Yellow Scene prides itself on being hyper-local, and that includes music. We want to make sure that as many local bands, DJs, MCs, etc as possible get the press that they deserve, so Web Beat will be a weekly online column going forward. Every week, we’ll check into Bandcamp, Soundcloud, and whatever else we can find, and listen to the latest tunes from local artists. If you have hints and tips for us, email firstname.lastname@example.org.Y
Regular readers may recall a chat we had with Denver’s LaRissa Vienna back in February while she was gearing up for the release of Strange Siren, the newest EP from the ‘spooky’ gal that’s finally been released in the past weeks. “Underwater” is first in line for the six-song set, and it’s sound presents much of the Vienna’s signature cryptically-personal lyrics on a backdrop of easy drum accent and a mix of soft and sometimes distorted guitar treatment. From front-to-finish the EP’s got an all-water theme going on with other such tracks “Surfacing”, “Ocean”, and “Mermaid” among the list and it’s an interesting premise which helps to tie common storytelling themes together across tracks. Strange Siren is also the first collection offered since her 2014 demo debut. There’s a lot of variety here, but it’s all accessible and simple – a feat which helps boost the potency of the vocal work which sits back seat to no other voice on the album.
Boulder’s SoundRabbit is on the verge of releasing Don’t Forget to Remember and so has let leak four singles available on the upcoming collection. The “Odds of Waking Up” seems a great starting point for the group’s new sound, as bright piano chords are emphasized above strumming, distorted power-chords the vocal layers take over. And, layers there are – from the get-go, listeners will notice some of the unique vocal textures which help round out the overall sound, a theme which is repeated in all four singles and bodes good feelings for future releases from the album. The overall presentation has seen a major growth spurt, and showcases a big jump in maturity since past releases. The production value is top-notch, and in true SoundRabbit style there is more than enough variety offered to keep you interested and entertained. The full album should be fantastic.
“Erothyme douses all of his beats in multiplicitous melting layers of homebrewed extra-sultry sweetsauce.” A more random, truer statement has never been said. Sound in the Living Current should hold a place in every outdoorsman’s heart, the only released track so far (“Lead us to the Sound”) is like a summer hike which washes over you. “Layers of sound” is simply the only way to describe it, and while the sultry musical core builds to waves and back again, somehow the song structure continually takes listeners to unexpected places with each measure that passes. There’s no shortage of voices here, treatments within treatments (treatception?) entertain your mind. Only one other track name off Sound in the Living Current has even been released, but the 18-track offering is scheduled to release May 5th, and should prove to be a unique musical experience.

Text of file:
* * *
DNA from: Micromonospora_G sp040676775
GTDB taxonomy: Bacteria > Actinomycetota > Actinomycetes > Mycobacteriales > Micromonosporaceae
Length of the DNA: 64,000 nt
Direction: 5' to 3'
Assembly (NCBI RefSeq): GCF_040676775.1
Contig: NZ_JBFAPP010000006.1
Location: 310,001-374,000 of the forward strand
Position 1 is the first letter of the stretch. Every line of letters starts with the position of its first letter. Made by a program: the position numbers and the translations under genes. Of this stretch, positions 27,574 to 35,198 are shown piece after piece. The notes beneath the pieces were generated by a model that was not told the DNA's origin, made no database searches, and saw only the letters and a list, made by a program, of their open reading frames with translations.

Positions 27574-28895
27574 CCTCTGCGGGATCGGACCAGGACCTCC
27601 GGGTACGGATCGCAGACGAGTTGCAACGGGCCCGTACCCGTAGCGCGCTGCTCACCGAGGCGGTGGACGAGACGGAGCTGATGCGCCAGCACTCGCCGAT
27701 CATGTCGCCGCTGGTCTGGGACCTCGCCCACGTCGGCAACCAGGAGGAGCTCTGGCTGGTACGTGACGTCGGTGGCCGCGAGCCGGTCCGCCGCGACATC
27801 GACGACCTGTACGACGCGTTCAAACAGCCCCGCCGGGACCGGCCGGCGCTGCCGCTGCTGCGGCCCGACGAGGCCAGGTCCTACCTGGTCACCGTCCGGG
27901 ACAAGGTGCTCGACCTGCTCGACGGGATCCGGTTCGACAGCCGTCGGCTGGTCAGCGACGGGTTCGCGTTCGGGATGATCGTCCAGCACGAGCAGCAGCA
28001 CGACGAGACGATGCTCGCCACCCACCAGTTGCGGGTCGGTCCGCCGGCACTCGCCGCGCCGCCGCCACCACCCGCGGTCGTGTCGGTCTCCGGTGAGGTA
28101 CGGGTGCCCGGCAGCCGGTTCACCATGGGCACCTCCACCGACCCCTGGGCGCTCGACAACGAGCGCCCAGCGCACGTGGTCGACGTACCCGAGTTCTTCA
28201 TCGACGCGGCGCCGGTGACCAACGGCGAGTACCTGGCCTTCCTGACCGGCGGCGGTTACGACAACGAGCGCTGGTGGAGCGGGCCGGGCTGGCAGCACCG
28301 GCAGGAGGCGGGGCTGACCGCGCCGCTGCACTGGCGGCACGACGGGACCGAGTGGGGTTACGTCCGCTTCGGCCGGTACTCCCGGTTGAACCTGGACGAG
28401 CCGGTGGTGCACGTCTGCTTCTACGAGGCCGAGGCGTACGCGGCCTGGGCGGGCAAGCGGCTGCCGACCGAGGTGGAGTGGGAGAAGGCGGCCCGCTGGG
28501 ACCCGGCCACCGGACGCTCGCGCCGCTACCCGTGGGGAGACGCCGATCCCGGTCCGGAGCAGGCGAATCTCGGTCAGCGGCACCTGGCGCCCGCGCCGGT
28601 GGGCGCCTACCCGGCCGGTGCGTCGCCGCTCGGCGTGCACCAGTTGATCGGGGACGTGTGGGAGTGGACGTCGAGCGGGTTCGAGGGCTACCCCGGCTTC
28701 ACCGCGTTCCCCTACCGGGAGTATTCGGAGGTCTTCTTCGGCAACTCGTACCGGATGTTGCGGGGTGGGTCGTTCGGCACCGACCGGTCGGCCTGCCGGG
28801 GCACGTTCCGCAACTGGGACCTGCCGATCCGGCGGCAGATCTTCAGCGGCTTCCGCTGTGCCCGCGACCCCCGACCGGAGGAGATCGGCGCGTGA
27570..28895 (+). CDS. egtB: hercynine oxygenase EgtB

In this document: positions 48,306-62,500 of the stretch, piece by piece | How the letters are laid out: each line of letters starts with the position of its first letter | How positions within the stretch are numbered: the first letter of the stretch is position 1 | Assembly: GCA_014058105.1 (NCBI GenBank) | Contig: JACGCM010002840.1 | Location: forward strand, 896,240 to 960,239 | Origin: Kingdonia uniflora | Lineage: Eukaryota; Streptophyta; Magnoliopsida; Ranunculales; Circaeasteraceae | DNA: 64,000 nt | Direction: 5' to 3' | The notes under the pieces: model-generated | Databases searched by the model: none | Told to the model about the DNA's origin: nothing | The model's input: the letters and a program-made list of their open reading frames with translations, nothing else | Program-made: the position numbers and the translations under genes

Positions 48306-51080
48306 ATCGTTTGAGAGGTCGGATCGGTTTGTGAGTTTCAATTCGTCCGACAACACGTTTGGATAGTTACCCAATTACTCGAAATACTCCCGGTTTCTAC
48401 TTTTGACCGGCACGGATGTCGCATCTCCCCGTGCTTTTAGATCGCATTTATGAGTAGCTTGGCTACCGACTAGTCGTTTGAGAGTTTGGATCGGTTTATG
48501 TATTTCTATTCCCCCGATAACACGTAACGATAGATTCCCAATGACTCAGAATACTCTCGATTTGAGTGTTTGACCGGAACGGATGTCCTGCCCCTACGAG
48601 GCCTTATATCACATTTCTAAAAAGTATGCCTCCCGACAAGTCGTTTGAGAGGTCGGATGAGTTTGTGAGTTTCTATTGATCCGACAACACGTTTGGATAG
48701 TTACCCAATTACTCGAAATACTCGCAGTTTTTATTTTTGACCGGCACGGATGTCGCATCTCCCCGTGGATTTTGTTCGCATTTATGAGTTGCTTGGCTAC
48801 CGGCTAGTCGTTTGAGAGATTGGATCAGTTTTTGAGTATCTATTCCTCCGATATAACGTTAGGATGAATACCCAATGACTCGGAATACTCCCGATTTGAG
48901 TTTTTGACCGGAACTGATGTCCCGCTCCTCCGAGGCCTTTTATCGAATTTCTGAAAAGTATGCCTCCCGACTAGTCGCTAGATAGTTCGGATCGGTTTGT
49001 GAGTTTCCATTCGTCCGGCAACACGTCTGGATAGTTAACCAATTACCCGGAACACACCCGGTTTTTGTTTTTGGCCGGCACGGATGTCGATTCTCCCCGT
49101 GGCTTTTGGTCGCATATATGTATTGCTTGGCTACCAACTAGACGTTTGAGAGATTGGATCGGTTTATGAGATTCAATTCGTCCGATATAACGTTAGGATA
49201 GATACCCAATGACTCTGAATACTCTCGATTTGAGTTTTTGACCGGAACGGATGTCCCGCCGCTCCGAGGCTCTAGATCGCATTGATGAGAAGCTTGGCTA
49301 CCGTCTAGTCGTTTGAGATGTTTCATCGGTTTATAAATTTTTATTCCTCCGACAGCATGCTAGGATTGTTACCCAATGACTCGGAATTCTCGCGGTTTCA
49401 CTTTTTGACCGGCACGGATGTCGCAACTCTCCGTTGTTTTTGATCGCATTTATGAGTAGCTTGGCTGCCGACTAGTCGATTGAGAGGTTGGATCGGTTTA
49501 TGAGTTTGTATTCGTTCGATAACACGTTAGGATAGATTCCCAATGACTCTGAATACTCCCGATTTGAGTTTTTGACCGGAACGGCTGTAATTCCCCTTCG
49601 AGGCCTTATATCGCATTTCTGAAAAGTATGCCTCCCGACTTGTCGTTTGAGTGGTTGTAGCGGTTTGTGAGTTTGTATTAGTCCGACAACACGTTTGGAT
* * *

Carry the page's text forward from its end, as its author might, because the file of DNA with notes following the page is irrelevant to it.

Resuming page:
The 1980s are back, and it’s about damn time. Hailing from Colorado Springs, No Ones presents “I Love My Car”, an ’80s ode to – you guessed it – probably the world’s greatest car. Soft-strum power cords and wailing electric guitar drive the track, with a healthy slathering of trademark ’80s synth production. The stereotypical hair metal vocals call out from behind the ensemble, washed out and ‘under’-produced (in true ’80s fashion). You’ve got to hand it to a group that can stay so true to their target sound, “I Love My Car” tells the story of a real American doing what we do best: driving kicka$$ cars and looking like a boss. Here’s the real challenge: take the track on your next drive and just wait for the eagles to join you in travel formation. Guaranteed to get you laid if you’re the lucky few who do summer cruising without a top on their car.
Joshua Trinidad offers the electronic genre a little something special with “Prisms”. The feature present in all of Trinidad’s work is his focus on trumpet, a unique approach which helps set the artist apart from the booming electronic scene and creates quite a wonderful sound which is both modern and classical. More of his work has been featured in a variety of musical treatments, but “Prisms” is a laid-back, cool sound which could be just as well received as soundtrack to art or life. The production allows the trumpet to undoubtedly remain as the focal point, but still somehow blending into the backdrop of percussion and wailing synth. Layer upon layer of trumpet is hidden beneath the obvious voices and Trinidad’s unmatched control gives way to an urgency as the melody progresses. It’s nice to get a glimpse at the classy side of electronic production, and that’s exactly what “Prisms” accomplishes.
StéLouse’s newly-released “Sunday Chords” is a hard-hitting, ultra-busy track which is anything but conventional. With surprises around every corner, the track progresses through a series of six different acts in just three and a half minutes. The multitude of musical voices is complimented by programmed drum fills and synthetically-produced instruments, with each “act” playing off the versions of previous song sections. The changes are unexpected and highly imaginative, and even though your mind knows the next section is bound to be coming soon, it’s never really prepared for where the sound is going.